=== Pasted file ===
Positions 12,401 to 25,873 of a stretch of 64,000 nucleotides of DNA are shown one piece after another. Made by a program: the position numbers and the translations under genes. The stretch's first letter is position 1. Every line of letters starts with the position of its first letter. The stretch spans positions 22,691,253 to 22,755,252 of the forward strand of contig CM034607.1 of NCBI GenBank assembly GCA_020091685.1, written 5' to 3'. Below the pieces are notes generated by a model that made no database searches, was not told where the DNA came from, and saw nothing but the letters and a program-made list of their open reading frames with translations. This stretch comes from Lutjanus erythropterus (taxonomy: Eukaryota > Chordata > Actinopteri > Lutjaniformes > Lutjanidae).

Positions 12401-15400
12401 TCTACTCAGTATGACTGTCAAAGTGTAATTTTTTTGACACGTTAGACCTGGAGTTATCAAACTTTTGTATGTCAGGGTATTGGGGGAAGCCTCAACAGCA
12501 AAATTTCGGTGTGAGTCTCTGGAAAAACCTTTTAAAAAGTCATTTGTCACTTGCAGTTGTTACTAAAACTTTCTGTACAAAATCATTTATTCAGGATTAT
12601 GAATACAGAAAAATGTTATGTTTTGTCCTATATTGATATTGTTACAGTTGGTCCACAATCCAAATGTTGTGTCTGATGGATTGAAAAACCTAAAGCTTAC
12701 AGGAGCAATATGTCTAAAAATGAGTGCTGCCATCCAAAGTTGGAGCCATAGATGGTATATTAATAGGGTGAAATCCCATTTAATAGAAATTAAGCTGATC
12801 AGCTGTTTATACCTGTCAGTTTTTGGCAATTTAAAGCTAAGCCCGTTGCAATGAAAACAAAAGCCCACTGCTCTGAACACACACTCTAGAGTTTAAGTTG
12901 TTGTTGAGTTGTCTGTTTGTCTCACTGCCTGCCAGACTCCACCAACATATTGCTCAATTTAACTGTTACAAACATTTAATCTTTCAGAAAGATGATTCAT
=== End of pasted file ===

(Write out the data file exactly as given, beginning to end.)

Positions 12,401 to 25,873 of a stretch of 64,000 nucleotides of DNA are shown one piece after another. Made by a program: the position numbers and the translations under genes. The stretch's first letter is position 1. Every line of letters starts with the position of its first letter. The stretch spans positions 22,691,253 to 22,755,252 of the forward strand of contig CM034607.1 of NCBI GenBank assembly GCA_020091685.1, written 5' to 3'. Below the pieces are notes generated by a model that made no database searches, was not told where the DNA came from, and saw nothing but the letters and a program-made list of their open reading frames with translations. This stretch comes from Lutjanus erythropterus (taxonomy: Eukaryota > Chordata > Actinopteri > Lutjaniformes > Lutjanidae).

Positions 12401-15400
12401 TCTACTCAGTATGACTGTCAAAGTGTAATTTTTTTGACACGTTAGACCTGGAGTTATCAAACTTTTGTATGTCAGGGTATTGGGGGAAGCCTCAACAGCA
12501 AAATTTCGGTGTGAGTCTCTGGAAAAACCTTTTAAAAAGTCATTTGTCACTTGCAGTTGTTACTAAAACTTTCTGTACAAAATCATTTATTCAGGATTAT
12601 GAATACAGAAAAATGTTATGTTTTGTCCTATATTGATATTGTTACAGTTGGTCCACAATCCAAATGTTGTGTCTGATGGATTGAAAAACCTAAAGCTTAC
12701 AGGAGCAATATGTCTAAAAATGAGTGCTGCCATCCAAAGTTGGAGCCATAGATGGTATATTAATAGGGTGAAATCCCATTTAATAGAAATTAAGCTGATC
12801 AGCTGTTTATACCTGTCAGTTTTTGGCAATTTAAAGCTAAGCCCGTTGCAATGAAAACAAAAGCCCACTGCTCTGAACACACACTCTAGAGTTTAAGTTG
12901 TTGTTGAGTTGTCTGTTTGTCTCACTGCCTGCCAGACTCCACCAACATATTGCTCAATTTAACTGTTACAAACATTTAATCTTTCAGAAAGATGATTCAT